• MACJ Student, Ann Forsman-Adams, was hired as the Managing Editor for the journal Criminology, Criminal Justice, Law & Society.
    • MACJ Student, Katelyn Royal was hired as an agent with Federal Bureau of Investigation.
    • MACJ Student, Enedelia Garcia was hired at REACH, as a Reentry Care Coordinator.
    • MACJ Student, Angela Costello was hired at as a case manager at Community & Family Services Foundation.
    • MACJ Student, Natalie Ewegen, was promoted to Loss Prevention Manager at two Nordstrom Rack stores.
    • MACJ Student, Kaely Wickham was hired as a Supportive Services for Veteran Families Case Manager with the Community Psychiatric Clinic. She also will be starting a volunteer position with the Seattle Police Department's Victim Support Team.
    • MACJ Students, Georgia Burns and Taylor Lowery, were offered consulting jobs with Choose 180 after their excellent work they did with the organization in the context of Dr. Peter Collins’ Organizational Theory class.
    • MACJ Graduate (2016), Sara Murphy was promoted to a laboratory technician with the DNA section at the Washington State Patrol Crime Lab.
    • MACJ Graduate (2018), Lauren Morgan, was accepted into the Ph.D. Program at the University of Missouri, St. Louis.
    • MACJ Graduate (2019), Toshiko Hasegawa, was appointed by Governor Jay Inslee as Executive Director of the Washington State Commission on Asian Pacific American Affairs. She is currently the youngest person serving a as a member of the Governor's Cabinet.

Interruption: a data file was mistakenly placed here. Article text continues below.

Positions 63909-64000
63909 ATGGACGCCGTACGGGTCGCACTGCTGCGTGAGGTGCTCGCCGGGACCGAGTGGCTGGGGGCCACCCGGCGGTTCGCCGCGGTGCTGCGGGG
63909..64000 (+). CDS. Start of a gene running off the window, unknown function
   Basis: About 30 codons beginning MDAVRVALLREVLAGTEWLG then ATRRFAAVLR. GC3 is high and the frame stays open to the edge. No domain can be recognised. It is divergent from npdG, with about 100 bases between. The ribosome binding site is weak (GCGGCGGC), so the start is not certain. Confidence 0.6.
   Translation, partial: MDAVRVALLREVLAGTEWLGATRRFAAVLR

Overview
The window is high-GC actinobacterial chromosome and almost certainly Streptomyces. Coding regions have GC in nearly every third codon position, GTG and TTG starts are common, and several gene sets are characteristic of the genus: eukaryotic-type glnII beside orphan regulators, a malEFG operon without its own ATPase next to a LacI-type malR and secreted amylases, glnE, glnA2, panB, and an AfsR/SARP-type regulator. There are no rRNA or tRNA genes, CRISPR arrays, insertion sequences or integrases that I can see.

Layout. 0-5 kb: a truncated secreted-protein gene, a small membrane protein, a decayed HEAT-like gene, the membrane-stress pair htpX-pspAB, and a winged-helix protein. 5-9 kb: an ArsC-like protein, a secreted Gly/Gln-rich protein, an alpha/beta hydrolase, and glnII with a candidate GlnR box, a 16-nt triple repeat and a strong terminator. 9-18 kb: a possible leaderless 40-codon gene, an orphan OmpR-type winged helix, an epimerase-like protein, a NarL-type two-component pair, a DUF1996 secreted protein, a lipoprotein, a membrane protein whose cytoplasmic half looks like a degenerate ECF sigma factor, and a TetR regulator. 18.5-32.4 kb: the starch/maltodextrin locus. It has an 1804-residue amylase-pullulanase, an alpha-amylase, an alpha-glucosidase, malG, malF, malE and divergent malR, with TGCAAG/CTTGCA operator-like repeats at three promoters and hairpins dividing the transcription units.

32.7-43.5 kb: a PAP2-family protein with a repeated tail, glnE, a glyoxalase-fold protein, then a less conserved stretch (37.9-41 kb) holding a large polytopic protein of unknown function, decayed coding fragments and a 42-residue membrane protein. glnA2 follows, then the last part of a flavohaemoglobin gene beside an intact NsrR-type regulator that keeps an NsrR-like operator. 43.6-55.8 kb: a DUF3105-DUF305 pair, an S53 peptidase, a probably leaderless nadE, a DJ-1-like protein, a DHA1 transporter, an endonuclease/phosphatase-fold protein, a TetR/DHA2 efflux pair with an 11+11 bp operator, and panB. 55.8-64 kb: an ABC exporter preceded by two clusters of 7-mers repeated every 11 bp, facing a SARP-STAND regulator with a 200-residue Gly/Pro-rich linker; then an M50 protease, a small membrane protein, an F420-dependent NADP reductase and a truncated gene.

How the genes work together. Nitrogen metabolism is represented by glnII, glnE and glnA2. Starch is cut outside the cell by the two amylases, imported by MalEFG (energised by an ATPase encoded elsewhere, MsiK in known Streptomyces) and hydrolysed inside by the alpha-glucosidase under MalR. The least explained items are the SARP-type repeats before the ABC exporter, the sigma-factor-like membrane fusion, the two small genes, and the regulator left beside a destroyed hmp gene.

• MACJ Graduate (2019), Katlynn McDaniels, presented at the International Conference on Law and Mental Health in Rome, Italy. Following the conference, she relocated back to New York and is looking into pursuing Ph.D. programs in Cognitive Psychology.
    • MACJ alumni Carol Burciaga, Devan Duenas, Andrea Giuffre, Caitlin Healing, Maurya Hiden, Gloria Lara, Stephanie Martinez, Karmen Schuur, Brittany Stinett, Kelly Szabo, Chelsea Toby, and Elisabeth Walls were all published in Victims of Violence: For the Record, an edited volume by Dr. William Parkin and Dr. Peter Collins examining violent victimization and its representation in the media.
    • MACJ Graduate (2019), Toshiko Hasegawa, successfully defended her Thesis in June of 2019.
    • MACJ Graduate (2019), Kabrianna Tamura, successfully defended her Thesis in June of 2019. 

Send Us Updates!

Send news of the work you are doing for inclusion in a future Seattle University Department of Criminal Justice newsletter and/or Social Media post to  


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Contact Us

  • Matt Hickman, PhD


  • Jonathan Bechtol

    Administrative Assistant

  • Nicole Moses

    Graduate Program Coordinator